Whilst we wait for perfect driving scores and the onslaught of driverless cars, we have many years to endure the human element of driving, or as you will see from this footage, some pretty awful examples of how not to drive. Sadly, we are not often able to prove one way or the other with a 'it's my word vs yours' approach!
DashCams for me are where SatNav devices were about 6-8 years ago, the add on you purchased, that could soon be standard issue. Now relatively inexpensive, from £25 - £250+ each, easy to fit - many insurers are asking if you have one or not, or are giving them away with the hope that by using them they can provide evidence in the event of a incident or crash.
For me, I see a sharp rise in these to help provide insights and video to the authorities (as in this case) and insurance firms be it bad driving, road rage or more.
Of course it doesn't work for all countries, some have privacy laws that prohibit this, whereas other countries they are practically a default now. However, what I find interesting and reassuring in this case is the use by the police to identify cases where action should have been taken.
The UK already has more cameras than any other nation; almost 6 million CCTV. This will only fuel the existing label we have as having the most amount of cameras per person, but shows no sign of slowing down.
You only have to spend 5 mins on Google or YouTube to find some pretty great examples of how these have really helped innocent drivers who were targeted. For example:
- Fighting Fraud - the pair that claimed to have been hit by this lady, claimed not to know each other until she pointed out she had a dashcam - here, helping to cut down on the 'cash for crash' and fraud claims
- The road rage example that ended in a physical fight - here
- The crash landing of a plane - here
- Cars flipping over on their own - here
- Planes landing safely on roads - here (Language warning!)
There are so many other great examples - hard to really believe some of them - but this is a whole new category that didn't exist a few years ago.
Other devices such as that from Nauto, which recently raised over $159m from a whole series of automotive manufacturers including GM, BMW & Toyota as well as Allianz, Greylock and Softbank. This looks both outside and inside the car to specifically to pick up on distracted driving, something that is claimed to cause 68% of accidents. Again plenty of great examples online like this here of a driver watching football at the wheel, that's definitely distracted!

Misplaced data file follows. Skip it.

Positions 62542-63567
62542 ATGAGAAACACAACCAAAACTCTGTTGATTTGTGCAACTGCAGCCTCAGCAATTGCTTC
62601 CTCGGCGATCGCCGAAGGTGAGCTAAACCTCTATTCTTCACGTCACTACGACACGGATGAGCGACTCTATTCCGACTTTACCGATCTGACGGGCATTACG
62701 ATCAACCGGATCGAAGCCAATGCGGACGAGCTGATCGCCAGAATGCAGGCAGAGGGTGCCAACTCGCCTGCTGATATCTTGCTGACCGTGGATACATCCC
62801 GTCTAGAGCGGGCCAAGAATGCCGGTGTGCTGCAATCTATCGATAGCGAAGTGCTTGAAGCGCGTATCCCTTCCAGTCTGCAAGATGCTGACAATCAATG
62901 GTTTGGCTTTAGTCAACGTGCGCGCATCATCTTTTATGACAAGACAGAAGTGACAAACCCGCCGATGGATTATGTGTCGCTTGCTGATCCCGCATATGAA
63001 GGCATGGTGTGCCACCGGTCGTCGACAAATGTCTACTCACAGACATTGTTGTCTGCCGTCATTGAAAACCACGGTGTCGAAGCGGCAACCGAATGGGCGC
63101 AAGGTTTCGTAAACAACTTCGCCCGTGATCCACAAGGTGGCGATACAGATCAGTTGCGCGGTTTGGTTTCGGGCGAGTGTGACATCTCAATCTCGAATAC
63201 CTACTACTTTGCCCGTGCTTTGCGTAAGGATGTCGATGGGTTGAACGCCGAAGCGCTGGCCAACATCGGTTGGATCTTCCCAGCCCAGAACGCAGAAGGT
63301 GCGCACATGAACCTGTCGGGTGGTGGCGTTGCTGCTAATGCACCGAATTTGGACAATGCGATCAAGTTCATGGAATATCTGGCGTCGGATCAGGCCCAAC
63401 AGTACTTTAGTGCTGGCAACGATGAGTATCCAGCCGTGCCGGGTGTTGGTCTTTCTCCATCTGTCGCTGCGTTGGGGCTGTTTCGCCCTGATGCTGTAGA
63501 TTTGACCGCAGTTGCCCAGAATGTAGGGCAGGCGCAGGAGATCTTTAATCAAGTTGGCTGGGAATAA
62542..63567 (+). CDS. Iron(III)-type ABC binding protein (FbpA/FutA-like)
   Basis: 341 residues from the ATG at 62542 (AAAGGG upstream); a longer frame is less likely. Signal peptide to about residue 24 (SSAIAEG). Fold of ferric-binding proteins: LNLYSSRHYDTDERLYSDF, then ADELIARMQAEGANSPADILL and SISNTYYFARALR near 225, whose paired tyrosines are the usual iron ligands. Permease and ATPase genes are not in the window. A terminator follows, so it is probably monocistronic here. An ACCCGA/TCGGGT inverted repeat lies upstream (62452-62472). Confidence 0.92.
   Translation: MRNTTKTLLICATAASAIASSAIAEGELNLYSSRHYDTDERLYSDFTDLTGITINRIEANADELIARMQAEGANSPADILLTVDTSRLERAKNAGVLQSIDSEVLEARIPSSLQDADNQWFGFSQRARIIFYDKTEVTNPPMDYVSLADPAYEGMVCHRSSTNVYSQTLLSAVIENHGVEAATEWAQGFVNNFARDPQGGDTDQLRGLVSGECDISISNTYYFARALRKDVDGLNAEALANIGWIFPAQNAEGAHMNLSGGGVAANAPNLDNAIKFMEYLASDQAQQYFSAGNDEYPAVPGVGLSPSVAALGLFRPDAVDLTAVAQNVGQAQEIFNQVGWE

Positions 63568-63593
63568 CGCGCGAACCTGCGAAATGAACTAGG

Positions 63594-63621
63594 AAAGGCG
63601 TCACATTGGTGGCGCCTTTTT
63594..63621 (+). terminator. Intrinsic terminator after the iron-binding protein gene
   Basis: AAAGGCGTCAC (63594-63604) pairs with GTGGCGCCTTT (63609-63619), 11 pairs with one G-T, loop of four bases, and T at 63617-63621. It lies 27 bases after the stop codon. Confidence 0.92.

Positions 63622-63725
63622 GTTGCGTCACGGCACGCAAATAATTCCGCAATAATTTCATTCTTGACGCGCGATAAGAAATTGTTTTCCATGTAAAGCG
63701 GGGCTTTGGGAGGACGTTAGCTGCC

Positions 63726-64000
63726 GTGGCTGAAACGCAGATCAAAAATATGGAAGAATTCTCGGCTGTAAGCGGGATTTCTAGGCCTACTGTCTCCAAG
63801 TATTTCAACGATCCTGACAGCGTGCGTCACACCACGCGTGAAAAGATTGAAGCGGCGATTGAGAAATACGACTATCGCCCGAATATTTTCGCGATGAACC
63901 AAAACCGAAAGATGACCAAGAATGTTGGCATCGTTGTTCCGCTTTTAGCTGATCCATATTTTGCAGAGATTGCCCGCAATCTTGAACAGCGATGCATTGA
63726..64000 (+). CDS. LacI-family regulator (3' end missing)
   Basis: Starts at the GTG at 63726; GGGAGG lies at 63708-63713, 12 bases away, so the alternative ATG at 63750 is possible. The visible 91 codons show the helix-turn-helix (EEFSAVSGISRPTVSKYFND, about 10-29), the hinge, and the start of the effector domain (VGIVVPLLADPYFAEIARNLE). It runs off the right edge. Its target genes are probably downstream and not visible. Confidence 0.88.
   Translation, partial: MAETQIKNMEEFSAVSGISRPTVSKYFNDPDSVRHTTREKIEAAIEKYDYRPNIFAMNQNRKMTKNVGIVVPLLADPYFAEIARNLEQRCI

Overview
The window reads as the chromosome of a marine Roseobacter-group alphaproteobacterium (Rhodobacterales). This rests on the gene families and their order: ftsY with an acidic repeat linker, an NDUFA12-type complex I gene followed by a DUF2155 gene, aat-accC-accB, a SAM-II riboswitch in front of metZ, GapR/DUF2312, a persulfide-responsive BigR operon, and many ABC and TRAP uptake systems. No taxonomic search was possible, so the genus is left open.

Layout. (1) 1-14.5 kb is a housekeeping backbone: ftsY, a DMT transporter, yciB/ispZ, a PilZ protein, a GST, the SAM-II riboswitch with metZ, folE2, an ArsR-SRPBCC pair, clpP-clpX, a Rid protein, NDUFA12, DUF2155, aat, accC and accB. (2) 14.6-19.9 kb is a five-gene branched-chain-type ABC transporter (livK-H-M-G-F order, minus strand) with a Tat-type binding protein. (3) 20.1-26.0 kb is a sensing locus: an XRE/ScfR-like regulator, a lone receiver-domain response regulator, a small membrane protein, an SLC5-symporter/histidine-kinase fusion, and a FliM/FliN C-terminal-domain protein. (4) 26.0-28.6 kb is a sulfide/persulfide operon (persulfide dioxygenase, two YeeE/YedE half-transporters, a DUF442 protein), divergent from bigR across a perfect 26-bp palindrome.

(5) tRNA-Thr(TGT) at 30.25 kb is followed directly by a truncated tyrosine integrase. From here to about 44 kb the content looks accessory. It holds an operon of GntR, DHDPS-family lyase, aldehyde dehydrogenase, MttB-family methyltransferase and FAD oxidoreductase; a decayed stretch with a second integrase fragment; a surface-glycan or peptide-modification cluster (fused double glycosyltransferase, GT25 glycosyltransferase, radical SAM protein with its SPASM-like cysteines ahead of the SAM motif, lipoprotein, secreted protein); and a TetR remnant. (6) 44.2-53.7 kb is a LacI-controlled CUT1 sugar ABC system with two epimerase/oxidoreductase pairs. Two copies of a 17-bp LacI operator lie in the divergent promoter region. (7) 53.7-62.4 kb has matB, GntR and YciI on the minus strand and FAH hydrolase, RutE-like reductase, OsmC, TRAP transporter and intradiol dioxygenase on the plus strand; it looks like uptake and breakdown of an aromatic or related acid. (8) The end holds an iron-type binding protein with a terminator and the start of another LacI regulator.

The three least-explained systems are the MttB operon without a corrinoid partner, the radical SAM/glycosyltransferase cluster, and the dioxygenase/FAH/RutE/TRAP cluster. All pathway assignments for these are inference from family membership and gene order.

Something both the phone manufacturers and other startups are trying to address. Apple for example in their latest release will have a setting (you have to enable it manually once, then it's on for good) that puts your phone into 'Do Not Disturb mode' when driving and sends your contact a message to say the same whilst disabling the alerts. This really works, I have been using it for a while (although it doesn't yet distinguish between a road/car and a train), as well as other companies such as Katasi are also doing something similar with an add-on.
Ultimately, if it makes the roads safer, reduces my motor premium (see here for examples) it surely can't be a bad thing. However, not everyone agrees. The AA said back in May, that folks who share too much could be accused of Voyeurism.
Whilst I have touched on fraud prevention briefly, we must also be cognisant of fraud used in the other ways too, i.e. there are plenty of examples where photos have been doctored or changed, criminal gangs often being one step ahead. How soon before they become professional video editors?
As the old saying goes: if a tree falls in the woods, and no one is about.. does it make a noise? Now more than ever before, there is someone watching that might just help you. I don't see this category slowing down anytime soon. Right, time to go choose a dashcam!
All four police forces in Wales are to start using dashcam footage recorded by the public to investigate driving offences following a successful pilot scheme by North Wales Police. Operation Snap started last October in north Wales, encouraging drivers to upload evidence to the police website. So far, the force has dealt with 129 cases as a result of footage submitted. The operation will link up with the Go Safe partnership to operate across Wales.